Think about the best day of your professional life. Now think about this: Dolly Parton wrote “Jolene” and “I Will Always Love You” on the same day. Puts things into perspective, doesn’t it?
You don’t need me to tell you Parton is an American treasure, an artist whose trailblazing achievements, peerless artistry, joyous effervescence and universal lovability more than justify her outsized persona. She is one of the world’s few unifying cultural figures, someone who reflects back to us a little bit of the world as we see it.
This is the kind of stuff we tend to say about beloved icons after they die, which is too bad. Fortunately, America seems to be engaging in an overdue Parton renaissance (Dollyssaince?) right as the star, 73, is at the peak of her career’s victory-lap stage, and I’m 1000 percent here for it.
That’s thanks in part to a delightful new podcast series from the producers of “Radiolab.” One of the show’s hosts, Jad Abumrad, interviewed Parton for what he thought would be a single episode of “Radiolab” or some other show. He ended up following her for two years and editing their conversations into its own series of nine hour-long episodes about Parton the secular saint, the “legend at the crossroads of America’s culture wars.” It’s called “Dolly Parton’s America,” as in: we just live in it.
Abumrad launches the series by explaining the concept of Dolly Moments — times when those of us who obviously know Parton’s music, but haven’t thought of her in years, are suddenly overwhelmed by her greatness. For Abumrad, it was attending a random Parton concert in 2016, right as the presidential campaign was becoming nasty, and hearing fans of all generations and political persuasions passionately declaring Dolly as their own.
My Dolly Moment was seeing the video of her showstopping 2014 set at the Glastonbury Festival in the U.K., where she reduced a muddy field of indie-rock fans to gibbering children. She performed impeccable versions of hits like “Islands In the Stream,” “Coat of Many Colors” and “9 to 5,” then did something extraordinary.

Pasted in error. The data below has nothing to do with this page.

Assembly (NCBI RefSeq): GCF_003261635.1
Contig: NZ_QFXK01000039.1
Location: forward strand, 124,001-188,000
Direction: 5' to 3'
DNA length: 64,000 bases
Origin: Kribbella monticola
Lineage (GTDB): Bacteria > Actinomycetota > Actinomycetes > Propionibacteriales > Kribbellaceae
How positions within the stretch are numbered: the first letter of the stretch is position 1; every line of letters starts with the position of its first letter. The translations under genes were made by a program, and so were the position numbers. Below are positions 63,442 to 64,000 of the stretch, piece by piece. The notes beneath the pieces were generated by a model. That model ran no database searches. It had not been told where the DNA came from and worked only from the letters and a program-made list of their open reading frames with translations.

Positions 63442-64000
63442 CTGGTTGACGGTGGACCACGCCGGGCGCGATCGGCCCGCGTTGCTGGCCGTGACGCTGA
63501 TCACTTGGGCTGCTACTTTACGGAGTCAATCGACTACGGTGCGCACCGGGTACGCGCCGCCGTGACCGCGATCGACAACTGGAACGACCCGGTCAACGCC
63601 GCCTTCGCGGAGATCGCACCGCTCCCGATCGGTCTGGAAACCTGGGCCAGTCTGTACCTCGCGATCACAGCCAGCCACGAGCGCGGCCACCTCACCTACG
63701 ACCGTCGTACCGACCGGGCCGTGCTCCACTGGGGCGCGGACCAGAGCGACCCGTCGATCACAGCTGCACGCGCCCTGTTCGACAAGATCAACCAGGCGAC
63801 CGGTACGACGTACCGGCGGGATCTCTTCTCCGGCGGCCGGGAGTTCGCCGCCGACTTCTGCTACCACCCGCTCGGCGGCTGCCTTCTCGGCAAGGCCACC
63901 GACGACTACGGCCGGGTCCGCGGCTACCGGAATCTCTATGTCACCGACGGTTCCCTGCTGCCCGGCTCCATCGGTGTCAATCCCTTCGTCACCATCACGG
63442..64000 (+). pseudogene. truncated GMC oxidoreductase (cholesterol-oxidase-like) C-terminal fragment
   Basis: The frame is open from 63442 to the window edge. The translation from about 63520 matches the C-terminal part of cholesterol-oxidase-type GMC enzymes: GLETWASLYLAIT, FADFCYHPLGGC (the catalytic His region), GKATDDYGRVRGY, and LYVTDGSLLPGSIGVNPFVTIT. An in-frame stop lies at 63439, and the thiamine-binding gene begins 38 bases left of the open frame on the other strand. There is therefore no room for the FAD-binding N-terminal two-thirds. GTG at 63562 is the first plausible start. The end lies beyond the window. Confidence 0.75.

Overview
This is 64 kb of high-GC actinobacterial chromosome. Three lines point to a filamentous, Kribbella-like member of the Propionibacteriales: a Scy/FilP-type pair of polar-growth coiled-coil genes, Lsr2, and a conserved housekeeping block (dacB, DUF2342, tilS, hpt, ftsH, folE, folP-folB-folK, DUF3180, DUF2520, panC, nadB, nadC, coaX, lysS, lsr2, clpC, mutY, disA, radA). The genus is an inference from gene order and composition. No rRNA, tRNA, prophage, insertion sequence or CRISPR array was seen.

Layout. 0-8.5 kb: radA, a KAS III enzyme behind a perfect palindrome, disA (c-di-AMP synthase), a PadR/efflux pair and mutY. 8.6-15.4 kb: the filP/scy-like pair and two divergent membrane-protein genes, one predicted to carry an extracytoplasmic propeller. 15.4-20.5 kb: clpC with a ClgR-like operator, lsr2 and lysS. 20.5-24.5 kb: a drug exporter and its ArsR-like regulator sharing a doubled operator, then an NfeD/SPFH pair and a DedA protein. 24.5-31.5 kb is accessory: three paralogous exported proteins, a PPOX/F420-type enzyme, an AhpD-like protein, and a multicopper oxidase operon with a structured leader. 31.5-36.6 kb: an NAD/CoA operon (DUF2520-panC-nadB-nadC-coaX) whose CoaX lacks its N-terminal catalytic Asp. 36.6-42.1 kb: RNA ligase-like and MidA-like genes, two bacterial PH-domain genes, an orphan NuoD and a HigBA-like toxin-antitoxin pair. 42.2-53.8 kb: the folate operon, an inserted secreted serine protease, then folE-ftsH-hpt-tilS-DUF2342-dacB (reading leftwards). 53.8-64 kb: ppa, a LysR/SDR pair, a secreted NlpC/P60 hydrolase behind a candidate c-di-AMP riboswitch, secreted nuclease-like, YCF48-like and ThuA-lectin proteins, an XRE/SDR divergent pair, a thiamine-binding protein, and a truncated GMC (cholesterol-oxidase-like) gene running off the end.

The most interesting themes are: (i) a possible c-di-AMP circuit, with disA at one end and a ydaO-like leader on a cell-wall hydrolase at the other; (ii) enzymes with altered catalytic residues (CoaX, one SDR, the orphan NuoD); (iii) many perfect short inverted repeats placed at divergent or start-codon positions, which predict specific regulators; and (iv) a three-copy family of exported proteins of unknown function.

Her band vamped while she played fiery licks on a banjo and fiddle, then pulled out a tiny saxophone and ripped through the melody of “Yakety Sax.” She asked the crowd if they wanted to hear her play it backwards. When they roared in approval, she spun around, danced suggestively, and played the melody again. It was the corniest thing, and everybody lost their minds — like, where have we been this entire time?
As “Dolly Parton’s America” explains, Parton — as a person, a concept and a brand — has evolved in the past half-century in ways that parallel American life. She launched her career in the 1960s and ‘70s “Mad Men” era as the perky side performer to a male TV star. In the 1980s and ‘90s, when I grew up, Parton was a walking boob-job punchline who literally lived in a theme park created in her own image.
But now, she’s emerged as something of a pioneering icon, an enduring craftswoman, a sharp entrepreneur, a party crasher at the music industry’s boys’ club. But Parton bristles in the first episode when Abumrad asks if she’s a feminist, a reaction that has more to do with how the idea of feminism has evolved than whether or not she qualifies by today’s terms.
Not that I’m an authority who or who isn’t a feminist, but it’s difficult now to think of Parton as anything but. Here’s a writer whose best early songs were female-focused subversions of traditional country murder ballads. Here’s a woman forced to play along with all the male talk-show hosts eager to score laughs at the expense of her appearance, then outwitted and outlasted them all. And now, finally, here’s a hero basking in the widespread love she’s more than earned.
The only remaining question is whether Dolly Parton’s America deserves her.